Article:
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Recently declines of vulture species have been rampant in areas in West Africa and Southern Asia. Human interference including persecution and inadvertent poisoning has been pushing raptor decline. This human interference may have significant ecological, economical, and cultural effects. Vultures are highly specialized at foraging for carrion. They are often used by terrestrial scavengers as markers of dead animals. Thus, vultures have become natural a natural and essential method for quickly removing carrion, recycling nutrients, and reducing potential sites of pathogen transmission. Increased vulture decline has been followed by increased feral dog and rat populations, two disease reservoirs. Diseases like canine distemper virus and rabies are expected to spread through livestock and human populations. A new method using a non-pathogenic marker that can track carrion to scavenger transmission is needed. In this study I performed laboratory test inspecting ability of a fluorescent bacterium, E.coli GFP-MG1655, to act as this marker. This bacterium was tested for longevity on meat and for gfp expression. Through fluorometry I found that GFP-MG1655 can survive on meat for up to five days and that GFP-MG1655 does have significantly higher fluorescence then E.coli lacking GFP. However, GFP-MG1655 was indistinguishable from negative strain with the naked eye. These findings suggest that GFP-MG1655 can be used as a marker of disease transmission between scavengers but research has to be done to intensify the fluorescent signal.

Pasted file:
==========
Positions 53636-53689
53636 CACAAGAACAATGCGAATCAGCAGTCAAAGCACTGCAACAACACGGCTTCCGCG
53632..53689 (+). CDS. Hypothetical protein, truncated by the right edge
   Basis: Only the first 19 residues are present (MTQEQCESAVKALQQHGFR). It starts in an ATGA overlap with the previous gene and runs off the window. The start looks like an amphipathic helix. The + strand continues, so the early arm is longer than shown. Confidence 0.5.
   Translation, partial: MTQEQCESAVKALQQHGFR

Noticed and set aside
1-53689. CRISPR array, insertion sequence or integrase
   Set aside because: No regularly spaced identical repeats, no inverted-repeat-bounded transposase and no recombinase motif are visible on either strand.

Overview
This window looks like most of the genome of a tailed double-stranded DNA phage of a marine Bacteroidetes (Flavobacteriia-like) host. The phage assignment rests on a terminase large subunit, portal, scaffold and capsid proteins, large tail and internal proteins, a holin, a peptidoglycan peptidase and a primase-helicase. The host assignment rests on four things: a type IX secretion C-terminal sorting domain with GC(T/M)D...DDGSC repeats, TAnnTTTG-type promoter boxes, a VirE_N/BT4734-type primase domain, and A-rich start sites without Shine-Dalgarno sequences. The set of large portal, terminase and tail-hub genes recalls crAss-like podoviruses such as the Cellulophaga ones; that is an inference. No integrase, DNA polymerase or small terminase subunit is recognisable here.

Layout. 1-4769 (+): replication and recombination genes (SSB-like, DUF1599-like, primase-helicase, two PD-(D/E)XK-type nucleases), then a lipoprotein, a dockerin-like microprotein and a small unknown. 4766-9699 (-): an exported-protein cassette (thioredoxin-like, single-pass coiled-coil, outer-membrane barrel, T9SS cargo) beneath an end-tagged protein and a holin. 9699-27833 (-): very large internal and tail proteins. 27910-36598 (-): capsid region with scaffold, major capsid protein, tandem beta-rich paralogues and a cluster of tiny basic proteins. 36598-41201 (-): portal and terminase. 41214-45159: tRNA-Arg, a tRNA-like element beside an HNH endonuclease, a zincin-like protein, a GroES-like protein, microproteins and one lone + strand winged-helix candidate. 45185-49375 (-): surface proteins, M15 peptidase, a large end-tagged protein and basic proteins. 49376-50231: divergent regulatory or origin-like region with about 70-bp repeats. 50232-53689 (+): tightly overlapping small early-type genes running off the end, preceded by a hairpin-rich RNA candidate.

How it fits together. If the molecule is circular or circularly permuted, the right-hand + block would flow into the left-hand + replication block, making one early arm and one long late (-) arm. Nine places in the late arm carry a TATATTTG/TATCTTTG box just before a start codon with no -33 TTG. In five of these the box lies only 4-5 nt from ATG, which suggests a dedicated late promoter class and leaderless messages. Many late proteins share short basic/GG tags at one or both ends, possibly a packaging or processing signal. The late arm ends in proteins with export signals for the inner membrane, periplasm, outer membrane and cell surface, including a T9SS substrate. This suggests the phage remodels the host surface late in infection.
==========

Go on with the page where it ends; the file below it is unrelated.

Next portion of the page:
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Connelly, Deven, "Exploring the use of the Fluorescent Bacteria, E.coli GFP-MG1655, as a Potential Tool in the Study of Scavenger-Carrion Pathogen Transmission" (2012). Senior Projects Spring 2012. 253.
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